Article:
The Government must particularly act in manner that suggests it is serious about independence of the judiciary. A situation in which the judicial arm of government yearly gets pittance in terms of budgetary allocation is not one that will portray Government in good light. Government may be perceived as punishing the judiciary for any perceived wrong doing and this will never augur well for the polity. Jesper Wittrup in an article titled “Budgeting in the Era of Judicial Independence” stated as follows on this very point:

 

“…governments should not only care about maintaining an actual high level of judicial independence, but they should also care very much about how their actions toward the judiciary, however well-intentioned these may be, are perceived by others. Rumors may easily arise that the government tries to use the budget to punish or reward the judiciary for its actions…In Denmark, for example, there was a consistent rumor that the government’s demand for reductions of the total judicial budget in the beginning of the new millennium was a kind of punishment for a famous Supreme Court verdict (in the so- called Tvind case) which had declared unconstitutional a law passed by parliament banning schools run by a certain “sectarian” movement (Tvind) from receiving public funds. If a government stand on the total judicial budget is enough to raise concerns over possible violations of judicial independence, this becomes of course even more critical when the government does also have the power to allocate the judicial budget among courts, because it can then in theory direct funds to those courts and those judges it likes, and away from those it does not like.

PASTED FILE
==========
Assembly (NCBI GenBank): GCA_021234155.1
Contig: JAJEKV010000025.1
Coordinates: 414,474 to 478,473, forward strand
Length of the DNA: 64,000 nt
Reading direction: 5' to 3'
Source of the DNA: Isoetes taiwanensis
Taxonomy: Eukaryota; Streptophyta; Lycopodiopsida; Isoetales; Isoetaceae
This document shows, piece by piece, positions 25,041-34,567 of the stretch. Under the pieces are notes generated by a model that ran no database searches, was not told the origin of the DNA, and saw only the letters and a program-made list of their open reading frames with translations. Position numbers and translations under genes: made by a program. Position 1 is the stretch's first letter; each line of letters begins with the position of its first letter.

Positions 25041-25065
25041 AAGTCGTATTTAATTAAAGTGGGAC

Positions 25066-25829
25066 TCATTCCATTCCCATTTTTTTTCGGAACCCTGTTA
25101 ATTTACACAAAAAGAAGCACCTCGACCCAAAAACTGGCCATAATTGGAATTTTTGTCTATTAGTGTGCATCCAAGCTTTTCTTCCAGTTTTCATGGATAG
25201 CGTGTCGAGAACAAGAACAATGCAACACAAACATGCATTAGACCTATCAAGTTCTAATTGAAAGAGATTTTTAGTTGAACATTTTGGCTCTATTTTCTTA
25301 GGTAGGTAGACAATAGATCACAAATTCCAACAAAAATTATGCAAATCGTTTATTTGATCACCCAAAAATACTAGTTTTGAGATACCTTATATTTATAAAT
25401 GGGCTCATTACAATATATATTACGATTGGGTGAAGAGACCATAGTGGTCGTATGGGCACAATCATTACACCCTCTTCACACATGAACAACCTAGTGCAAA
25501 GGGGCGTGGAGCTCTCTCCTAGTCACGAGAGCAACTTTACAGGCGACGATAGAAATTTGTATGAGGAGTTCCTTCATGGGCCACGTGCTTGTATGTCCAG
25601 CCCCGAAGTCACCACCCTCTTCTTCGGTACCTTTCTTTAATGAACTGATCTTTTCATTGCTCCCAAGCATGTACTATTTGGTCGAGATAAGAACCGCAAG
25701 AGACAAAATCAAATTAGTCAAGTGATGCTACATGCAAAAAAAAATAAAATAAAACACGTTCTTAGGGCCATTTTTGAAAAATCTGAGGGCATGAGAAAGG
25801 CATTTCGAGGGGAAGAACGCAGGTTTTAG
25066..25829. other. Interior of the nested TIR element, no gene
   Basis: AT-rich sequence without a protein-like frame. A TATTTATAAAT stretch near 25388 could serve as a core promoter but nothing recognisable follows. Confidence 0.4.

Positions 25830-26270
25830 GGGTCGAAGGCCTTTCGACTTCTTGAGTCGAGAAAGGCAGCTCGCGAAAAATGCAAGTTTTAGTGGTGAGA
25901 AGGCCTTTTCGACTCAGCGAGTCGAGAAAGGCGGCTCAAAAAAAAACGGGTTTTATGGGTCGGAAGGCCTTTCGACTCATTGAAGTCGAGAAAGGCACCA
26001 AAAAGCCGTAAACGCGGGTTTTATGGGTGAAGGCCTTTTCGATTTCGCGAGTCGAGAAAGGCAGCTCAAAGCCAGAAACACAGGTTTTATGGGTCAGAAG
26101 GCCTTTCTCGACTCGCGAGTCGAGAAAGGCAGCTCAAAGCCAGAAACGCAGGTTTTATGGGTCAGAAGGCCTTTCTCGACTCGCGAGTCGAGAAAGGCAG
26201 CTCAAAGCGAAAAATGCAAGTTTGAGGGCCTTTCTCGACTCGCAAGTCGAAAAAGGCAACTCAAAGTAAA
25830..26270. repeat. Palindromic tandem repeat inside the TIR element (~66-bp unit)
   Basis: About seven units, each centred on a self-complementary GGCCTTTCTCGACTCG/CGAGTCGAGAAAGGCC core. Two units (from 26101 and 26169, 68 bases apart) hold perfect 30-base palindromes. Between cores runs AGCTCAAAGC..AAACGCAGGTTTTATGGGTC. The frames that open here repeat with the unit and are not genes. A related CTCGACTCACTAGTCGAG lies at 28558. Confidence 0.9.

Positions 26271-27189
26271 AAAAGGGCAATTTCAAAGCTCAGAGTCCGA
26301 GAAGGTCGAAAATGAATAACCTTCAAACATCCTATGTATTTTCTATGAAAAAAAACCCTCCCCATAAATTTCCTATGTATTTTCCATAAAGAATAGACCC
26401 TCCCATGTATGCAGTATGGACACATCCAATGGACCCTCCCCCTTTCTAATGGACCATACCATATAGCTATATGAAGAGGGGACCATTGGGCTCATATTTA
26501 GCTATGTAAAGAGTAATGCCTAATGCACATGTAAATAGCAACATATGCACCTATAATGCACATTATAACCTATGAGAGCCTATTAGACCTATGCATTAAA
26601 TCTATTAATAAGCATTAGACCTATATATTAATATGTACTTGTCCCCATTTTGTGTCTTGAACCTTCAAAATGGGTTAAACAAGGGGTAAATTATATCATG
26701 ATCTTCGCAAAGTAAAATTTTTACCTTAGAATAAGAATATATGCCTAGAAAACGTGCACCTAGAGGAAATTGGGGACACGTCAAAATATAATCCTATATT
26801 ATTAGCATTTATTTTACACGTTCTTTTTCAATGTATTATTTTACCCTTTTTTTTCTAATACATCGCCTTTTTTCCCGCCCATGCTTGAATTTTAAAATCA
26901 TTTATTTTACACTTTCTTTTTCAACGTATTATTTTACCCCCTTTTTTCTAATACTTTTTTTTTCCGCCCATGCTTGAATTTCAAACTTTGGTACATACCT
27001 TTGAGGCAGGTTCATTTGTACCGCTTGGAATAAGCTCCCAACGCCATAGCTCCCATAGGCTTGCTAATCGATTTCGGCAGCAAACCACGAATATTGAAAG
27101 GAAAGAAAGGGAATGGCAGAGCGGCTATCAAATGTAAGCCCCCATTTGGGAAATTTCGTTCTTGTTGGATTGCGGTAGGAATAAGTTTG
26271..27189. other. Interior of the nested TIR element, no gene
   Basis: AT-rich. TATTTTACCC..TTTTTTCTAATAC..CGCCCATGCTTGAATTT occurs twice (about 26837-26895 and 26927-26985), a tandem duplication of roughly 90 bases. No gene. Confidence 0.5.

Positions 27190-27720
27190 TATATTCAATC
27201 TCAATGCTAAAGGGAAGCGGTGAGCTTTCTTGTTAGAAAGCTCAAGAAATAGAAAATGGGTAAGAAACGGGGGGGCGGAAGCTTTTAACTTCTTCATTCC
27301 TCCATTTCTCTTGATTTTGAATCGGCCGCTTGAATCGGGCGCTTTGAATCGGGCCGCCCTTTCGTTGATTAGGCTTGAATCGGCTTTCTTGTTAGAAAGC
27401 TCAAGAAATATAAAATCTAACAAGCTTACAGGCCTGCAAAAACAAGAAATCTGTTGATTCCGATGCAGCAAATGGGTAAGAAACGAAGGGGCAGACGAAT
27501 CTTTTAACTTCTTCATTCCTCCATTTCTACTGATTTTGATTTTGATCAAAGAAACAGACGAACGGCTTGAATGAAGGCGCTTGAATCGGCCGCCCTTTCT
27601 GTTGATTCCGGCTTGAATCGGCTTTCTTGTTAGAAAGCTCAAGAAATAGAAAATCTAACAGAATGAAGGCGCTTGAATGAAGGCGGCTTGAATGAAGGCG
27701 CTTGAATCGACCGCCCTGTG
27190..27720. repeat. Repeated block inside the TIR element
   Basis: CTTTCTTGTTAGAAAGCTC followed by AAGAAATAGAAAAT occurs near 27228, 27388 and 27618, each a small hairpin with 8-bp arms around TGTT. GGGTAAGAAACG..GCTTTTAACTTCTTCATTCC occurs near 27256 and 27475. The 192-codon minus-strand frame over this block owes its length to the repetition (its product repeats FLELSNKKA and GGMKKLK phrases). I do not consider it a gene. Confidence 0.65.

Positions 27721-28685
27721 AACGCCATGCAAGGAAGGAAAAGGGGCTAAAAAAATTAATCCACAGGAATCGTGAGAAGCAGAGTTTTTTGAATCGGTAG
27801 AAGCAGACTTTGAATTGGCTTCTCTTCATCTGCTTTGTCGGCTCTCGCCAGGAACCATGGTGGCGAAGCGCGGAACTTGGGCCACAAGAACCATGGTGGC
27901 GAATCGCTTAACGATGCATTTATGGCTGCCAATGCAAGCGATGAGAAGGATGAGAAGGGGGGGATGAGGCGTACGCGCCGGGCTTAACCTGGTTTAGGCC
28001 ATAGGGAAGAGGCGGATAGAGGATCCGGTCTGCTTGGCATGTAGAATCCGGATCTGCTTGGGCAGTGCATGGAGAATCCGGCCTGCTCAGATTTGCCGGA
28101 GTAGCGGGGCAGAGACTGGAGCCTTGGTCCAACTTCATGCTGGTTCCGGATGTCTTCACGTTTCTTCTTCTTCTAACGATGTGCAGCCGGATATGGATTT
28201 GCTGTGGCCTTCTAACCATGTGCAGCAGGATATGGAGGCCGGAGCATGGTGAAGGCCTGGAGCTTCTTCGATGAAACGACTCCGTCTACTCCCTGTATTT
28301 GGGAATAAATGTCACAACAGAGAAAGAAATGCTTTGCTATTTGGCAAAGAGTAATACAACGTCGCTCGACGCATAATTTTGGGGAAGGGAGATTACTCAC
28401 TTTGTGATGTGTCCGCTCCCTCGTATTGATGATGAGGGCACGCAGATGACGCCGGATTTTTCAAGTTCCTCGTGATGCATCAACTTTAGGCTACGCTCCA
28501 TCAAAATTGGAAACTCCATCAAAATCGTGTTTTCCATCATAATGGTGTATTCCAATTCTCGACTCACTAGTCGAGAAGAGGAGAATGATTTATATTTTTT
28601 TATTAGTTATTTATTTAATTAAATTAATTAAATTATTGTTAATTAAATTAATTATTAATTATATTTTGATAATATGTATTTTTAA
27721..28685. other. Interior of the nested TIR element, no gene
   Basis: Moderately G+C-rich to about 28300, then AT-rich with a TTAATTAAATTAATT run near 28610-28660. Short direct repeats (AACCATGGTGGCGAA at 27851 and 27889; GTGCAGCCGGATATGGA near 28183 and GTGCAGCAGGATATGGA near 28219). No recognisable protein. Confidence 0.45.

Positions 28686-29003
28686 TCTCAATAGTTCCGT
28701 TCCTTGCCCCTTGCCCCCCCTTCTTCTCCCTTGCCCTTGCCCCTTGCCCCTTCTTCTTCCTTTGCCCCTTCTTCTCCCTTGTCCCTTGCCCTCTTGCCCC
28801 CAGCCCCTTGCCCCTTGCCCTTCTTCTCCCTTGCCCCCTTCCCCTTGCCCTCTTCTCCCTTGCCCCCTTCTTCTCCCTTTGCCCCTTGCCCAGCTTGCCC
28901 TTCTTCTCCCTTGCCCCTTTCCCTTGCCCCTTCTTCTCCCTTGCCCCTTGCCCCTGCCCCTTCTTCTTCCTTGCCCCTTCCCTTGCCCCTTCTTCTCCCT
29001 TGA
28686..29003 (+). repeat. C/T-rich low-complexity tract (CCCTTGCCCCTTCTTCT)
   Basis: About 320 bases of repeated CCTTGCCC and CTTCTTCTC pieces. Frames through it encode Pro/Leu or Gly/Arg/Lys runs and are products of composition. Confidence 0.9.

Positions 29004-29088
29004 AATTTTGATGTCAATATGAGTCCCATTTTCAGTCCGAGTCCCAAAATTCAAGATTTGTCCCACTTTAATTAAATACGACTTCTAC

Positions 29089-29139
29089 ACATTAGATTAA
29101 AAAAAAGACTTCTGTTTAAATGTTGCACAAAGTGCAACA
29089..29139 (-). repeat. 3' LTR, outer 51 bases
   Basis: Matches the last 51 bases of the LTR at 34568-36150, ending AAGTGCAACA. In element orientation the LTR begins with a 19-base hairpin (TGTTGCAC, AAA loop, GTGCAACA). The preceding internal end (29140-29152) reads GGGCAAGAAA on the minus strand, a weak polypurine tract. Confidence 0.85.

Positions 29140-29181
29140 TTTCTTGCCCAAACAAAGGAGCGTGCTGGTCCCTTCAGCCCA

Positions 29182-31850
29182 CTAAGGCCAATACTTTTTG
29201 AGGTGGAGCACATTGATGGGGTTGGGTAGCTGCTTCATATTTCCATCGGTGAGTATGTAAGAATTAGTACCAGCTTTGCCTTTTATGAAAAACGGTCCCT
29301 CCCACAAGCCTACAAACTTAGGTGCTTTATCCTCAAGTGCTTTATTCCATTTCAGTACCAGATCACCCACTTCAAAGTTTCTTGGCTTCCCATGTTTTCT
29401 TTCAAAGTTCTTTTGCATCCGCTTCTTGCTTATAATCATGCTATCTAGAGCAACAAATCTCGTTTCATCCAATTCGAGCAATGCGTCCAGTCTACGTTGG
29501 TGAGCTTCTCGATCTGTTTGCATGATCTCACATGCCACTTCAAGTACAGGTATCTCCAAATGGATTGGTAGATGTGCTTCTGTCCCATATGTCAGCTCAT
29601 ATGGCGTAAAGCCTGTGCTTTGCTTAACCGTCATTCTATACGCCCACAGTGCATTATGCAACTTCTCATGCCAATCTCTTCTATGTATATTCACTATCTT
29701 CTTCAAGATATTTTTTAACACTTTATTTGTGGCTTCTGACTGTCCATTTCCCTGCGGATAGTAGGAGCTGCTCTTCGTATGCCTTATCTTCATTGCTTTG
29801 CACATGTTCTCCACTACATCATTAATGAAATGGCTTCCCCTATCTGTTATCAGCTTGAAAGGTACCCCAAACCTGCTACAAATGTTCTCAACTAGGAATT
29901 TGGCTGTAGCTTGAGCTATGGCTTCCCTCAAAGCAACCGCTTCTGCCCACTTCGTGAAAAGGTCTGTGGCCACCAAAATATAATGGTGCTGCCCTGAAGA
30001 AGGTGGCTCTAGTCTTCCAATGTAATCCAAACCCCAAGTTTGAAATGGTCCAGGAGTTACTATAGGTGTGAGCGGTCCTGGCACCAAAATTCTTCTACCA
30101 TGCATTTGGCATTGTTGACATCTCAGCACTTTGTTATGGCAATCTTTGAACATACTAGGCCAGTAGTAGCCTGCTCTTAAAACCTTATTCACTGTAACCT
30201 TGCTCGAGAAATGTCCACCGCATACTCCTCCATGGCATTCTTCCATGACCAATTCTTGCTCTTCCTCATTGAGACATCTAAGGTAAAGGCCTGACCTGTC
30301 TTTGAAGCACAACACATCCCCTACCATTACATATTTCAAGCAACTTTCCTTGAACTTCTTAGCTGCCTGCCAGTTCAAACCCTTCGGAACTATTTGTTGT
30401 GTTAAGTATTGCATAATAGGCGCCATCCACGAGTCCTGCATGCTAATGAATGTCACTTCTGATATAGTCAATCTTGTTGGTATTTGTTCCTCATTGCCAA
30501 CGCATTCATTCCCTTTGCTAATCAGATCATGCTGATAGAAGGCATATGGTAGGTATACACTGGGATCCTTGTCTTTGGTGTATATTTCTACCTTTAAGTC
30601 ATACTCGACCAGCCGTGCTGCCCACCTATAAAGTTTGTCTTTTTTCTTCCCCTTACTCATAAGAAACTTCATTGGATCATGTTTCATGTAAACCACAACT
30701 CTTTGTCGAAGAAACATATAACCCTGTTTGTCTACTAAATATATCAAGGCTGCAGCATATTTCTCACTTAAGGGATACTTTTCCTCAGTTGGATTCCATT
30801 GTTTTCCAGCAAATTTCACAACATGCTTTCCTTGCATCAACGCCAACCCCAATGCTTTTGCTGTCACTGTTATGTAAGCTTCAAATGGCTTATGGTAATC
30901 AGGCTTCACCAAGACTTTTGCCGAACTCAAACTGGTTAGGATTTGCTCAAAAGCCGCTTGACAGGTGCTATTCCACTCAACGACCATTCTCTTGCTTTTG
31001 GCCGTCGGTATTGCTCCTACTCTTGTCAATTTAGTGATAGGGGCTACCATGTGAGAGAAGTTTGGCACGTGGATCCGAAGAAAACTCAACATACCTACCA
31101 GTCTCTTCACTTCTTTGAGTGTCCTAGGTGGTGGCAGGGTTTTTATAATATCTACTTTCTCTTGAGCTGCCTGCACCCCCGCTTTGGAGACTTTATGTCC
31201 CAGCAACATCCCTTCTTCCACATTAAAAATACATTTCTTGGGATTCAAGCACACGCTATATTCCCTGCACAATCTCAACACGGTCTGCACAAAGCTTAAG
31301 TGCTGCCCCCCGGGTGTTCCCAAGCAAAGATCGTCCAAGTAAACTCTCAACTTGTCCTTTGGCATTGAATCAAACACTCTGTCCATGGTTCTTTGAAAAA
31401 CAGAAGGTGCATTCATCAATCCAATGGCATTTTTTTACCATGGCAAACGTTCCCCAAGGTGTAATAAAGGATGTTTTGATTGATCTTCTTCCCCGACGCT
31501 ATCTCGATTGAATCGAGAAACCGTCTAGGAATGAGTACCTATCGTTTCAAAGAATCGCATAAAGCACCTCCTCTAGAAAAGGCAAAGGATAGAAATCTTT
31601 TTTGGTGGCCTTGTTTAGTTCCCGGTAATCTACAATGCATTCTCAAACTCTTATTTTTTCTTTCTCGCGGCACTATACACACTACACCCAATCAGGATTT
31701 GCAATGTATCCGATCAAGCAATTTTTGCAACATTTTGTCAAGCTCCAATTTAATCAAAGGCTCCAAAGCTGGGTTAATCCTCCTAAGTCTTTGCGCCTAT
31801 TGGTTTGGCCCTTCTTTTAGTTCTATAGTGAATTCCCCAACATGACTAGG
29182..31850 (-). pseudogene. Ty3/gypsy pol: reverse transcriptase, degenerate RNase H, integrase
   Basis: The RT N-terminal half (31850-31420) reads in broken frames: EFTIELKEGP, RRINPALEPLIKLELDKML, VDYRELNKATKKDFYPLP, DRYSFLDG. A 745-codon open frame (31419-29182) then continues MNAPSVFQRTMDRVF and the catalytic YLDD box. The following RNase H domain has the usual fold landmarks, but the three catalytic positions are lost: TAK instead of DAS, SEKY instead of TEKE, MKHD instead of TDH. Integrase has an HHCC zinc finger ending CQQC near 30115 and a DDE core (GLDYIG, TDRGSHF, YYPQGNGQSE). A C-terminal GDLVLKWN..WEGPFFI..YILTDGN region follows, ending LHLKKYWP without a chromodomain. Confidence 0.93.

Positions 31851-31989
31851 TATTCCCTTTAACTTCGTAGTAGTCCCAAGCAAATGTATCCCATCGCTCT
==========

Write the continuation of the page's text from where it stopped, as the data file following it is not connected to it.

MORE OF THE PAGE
As government steps up preparations for the next budget, I suggest that it takes another look at allocation to the Judiciary. As stated earlier there is a real link between a strong and independent judiciary and economic growth and prosperity. No investor will for example invest in a country in which it will take years to resolve the simplest of business disputes. This point is particularly important as it was reported last year that most if not all Judges across the Federation were no longer being paid their salaries as and when due despite the fact that their salaries ought to enjoy huge premium. The reason for this is not farfetched. The judiciary in Nigeria still lacks autonomy in the real sense of the word despite attempts made in recent times to give it a semblance of such autonomy. At the moment, the executive arm of government at the federal and state levels still do not see the Judiciary as a totally separate and independent arm of government.

 

 

AARE AFE BABALOLA SAN, CON